In November of 2010, I published “Try.”  Over the years, not much has changed.  Many of my patients are still “trying” to get healthy and failing.  The following article is being re-published in its entirety in hopes of convincing people to stop “trying” and go to work at being healthy and “Wellthy.”

Sometimes I wish my patients would stop trying.  They try to stop smoking.  They try to lose weight.  They try to take charge of their medical issues and get healthier.  The problem is that something always stops them from succeeding.  Today’s patients were stymied by work stresses, college weekend with the children, an anniversary celebration and depression over a lost marriage.   The problem lies in the fact that today’s patients got sicker despite being warned about the consequences of not taking care of themselves. 

The remarkable thing about today’s patients is that they are all hard working, successful people.  Despite the stresses of work, the celebrating and the grief, each of these patients went to work every day since I last saw them.  Each of these patients was successful at work despite their other problems.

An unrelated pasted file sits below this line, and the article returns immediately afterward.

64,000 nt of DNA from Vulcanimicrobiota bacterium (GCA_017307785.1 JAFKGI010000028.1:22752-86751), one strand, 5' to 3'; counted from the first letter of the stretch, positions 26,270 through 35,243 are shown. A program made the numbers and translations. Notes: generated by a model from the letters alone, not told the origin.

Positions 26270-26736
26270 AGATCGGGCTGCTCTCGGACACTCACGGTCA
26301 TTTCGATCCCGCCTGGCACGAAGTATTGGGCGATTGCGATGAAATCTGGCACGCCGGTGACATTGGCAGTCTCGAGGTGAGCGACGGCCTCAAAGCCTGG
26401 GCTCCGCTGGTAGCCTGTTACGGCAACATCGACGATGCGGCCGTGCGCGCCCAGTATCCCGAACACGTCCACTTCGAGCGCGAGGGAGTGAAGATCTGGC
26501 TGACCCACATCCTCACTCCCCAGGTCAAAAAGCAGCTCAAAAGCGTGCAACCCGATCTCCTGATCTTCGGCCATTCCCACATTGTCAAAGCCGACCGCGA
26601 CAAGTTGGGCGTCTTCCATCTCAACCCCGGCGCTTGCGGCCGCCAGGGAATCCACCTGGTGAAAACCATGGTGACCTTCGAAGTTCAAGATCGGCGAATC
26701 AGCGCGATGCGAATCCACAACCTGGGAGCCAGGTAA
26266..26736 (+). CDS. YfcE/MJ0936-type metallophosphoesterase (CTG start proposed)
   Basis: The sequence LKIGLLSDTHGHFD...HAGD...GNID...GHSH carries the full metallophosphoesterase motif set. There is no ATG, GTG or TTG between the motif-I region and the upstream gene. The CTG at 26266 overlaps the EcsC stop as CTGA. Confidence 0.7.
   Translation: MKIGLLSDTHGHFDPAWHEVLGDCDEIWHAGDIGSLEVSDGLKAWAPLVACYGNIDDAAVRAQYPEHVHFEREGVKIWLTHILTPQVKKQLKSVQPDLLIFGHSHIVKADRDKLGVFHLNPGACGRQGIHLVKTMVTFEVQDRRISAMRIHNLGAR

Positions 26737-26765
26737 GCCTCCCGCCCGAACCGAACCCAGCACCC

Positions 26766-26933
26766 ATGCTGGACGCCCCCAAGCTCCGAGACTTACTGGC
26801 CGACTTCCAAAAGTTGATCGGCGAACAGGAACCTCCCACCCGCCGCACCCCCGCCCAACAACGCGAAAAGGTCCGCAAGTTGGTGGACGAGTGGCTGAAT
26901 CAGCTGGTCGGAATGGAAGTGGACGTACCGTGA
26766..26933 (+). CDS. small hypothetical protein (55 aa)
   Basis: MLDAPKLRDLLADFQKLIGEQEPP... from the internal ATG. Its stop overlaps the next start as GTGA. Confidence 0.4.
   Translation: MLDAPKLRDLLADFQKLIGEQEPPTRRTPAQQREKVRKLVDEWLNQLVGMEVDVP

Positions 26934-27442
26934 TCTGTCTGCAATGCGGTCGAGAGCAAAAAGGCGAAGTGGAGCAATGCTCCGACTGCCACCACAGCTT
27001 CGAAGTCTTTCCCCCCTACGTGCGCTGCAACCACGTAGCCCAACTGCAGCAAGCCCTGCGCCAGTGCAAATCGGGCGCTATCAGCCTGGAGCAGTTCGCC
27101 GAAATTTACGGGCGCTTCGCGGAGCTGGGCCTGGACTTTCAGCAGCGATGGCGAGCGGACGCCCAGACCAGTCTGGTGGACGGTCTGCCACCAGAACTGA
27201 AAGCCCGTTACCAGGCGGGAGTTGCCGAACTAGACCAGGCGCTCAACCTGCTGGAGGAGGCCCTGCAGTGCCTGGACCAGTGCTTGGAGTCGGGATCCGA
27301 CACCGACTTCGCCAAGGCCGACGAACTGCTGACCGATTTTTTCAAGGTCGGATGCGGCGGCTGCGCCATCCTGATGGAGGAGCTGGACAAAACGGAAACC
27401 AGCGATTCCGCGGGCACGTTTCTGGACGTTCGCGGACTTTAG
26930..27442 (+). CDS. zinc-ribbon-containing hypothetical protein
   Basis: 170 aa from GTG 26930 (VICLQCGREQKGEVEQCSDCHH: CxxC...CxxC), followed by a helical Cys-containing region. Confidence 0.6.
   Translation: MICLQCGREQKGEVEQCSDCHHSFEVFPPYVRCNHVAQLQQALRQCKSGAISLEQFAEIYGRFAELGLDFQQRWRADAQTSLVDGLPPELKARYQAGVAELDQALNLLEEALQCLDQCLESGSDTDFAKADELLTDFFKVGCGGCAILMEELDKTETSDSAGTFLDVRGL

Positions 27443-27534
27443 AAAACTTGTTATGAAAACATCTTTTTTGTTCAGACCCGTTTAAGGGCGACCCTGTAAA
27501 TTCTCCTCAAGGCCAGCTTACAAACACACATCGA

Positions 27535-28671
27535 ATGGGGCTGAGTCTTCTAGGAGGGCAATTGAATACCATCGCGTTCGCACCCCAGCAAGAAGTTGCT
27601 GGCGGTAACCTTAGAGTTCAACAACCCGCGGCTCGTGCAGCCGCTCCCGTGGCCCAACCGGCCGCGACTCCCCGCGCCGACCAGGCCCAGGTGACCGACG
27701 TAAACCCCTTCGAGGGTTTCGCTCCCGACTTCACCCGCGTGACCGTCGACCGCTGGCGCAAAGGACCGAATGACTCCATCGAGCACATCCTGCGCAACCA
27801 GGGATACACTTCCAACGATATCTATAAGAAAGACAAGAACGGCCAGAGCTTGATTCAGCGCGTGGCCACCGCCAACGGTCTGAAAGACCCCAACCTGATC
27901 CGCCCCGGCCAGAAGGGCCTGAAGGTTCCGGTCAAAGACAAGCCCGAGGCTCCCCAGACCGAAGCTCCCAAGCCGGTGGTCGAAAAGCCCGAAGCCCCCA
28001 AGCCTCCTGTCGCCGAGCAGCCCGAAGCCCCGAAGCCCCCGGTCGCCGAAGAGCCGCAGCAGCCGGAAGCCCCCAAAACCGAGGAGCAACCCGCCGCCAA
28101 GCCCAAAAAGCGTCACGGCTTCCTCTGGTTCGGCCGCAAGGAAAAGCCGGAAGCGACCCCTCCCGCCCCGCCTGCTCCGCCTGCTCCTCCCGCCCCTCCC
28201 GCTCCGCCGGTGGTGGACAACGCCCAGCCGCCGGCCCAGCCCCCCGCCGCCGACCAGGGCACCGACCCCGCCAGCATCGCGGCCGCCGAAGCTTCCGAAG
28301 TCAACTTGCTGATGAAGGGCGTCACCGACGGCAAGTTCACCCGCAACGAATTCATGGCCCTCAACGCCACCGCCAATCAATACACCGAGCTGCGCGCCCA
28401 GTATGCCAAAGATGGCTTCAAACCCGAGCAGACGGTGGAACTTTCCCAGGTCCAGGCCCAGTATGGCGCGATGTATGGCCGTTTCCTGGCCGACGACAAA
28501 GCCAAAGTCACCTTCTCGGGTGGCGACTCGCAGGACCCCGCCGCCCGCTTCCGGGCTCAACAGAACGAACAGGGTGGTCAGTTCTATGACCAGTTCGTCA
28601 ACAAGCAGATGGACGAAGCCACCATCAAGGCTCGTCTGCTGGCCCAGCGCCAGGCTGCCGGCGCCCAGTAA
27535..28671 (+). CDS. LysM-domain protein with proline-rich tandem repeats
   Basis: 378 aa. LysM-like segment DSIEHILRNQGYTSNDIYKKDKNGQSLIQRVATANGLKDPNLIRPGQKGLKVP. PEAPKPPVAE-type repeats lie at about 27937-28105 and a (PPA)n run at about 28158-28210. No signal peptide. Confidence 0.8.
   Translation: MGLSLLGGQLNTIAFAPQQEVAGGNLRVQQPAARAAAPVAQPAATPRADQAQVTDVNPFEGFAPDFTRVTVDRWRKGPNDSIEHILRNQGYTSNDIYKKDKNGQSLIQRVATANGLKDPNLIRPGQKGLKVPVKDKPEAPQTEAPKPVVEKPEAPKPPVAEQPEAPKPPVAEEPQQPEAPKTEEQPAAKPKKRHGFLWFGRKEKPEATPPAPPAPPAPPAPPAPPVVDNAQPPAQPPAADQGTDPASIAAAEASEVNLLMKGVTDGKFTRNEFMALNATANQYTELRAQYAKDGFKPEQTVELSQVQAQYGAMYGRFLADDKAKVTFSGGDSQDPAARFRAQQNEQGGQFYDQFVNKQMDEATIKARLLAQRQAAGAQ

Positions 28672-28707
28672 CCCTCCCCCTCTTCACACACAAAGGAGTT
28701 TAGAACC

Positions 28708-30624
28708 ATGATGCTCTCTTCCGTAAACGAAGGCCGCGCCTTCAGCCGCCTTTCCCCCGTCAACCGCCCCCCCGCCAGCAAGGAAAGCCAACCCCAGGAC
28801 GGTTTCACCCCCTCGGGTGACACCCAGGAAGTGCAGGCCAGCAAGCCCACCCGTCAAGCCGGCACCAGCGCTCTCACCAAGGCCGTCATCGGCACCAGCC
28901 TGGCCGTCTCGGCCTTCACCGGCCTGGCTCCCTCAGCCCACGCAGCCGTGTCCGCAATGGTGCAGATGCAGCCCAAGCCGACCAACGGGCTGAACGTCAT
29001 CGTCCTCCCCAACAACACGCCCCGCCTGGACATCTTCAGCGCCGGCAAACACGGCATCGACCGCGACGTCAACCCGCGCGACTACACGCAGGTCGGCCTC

The difference in the word “work” versus the word “try” is the difference between failure and success.  When you work at a job, you go to work day after day regardless of whether you want to.  When you work and make a mistake, you correct that mistake and learn not to make it again.  When you work at a job, you resolve to finish it no matter how long you have to work to accomplish your task.  Sure, jobs are stressful; but going to work provides for your daily needs.

When you” try”, you give yourself an out.  In my experience, “try” is always followed by “but” and implies failure.  “Doc, I tried, but my cat ate your instructions. I’ll try again.”  What that really means is it’s not my fault.  Can you imagine going to your boss and saying, “I tried to finish the project but failed?  I’ll try harder next time.”  I think you’d be fired.  When your heart fires you by failing or your feet fire you by going numb from diabetes, you’re plain out of luck.

So, this New Years when you make those famous resolutions, resolve to work on your health care issues.  Hire yourself to lose weight, or stop smoking, or start exercising.  Actually schedule that colonoscopy, that physical exam or the appointment with the counselor.  While you are at it, use the same work ethic and skills that have made you successful to accomplish your health care goals.  Then revel in your new found health and live long and healthy.

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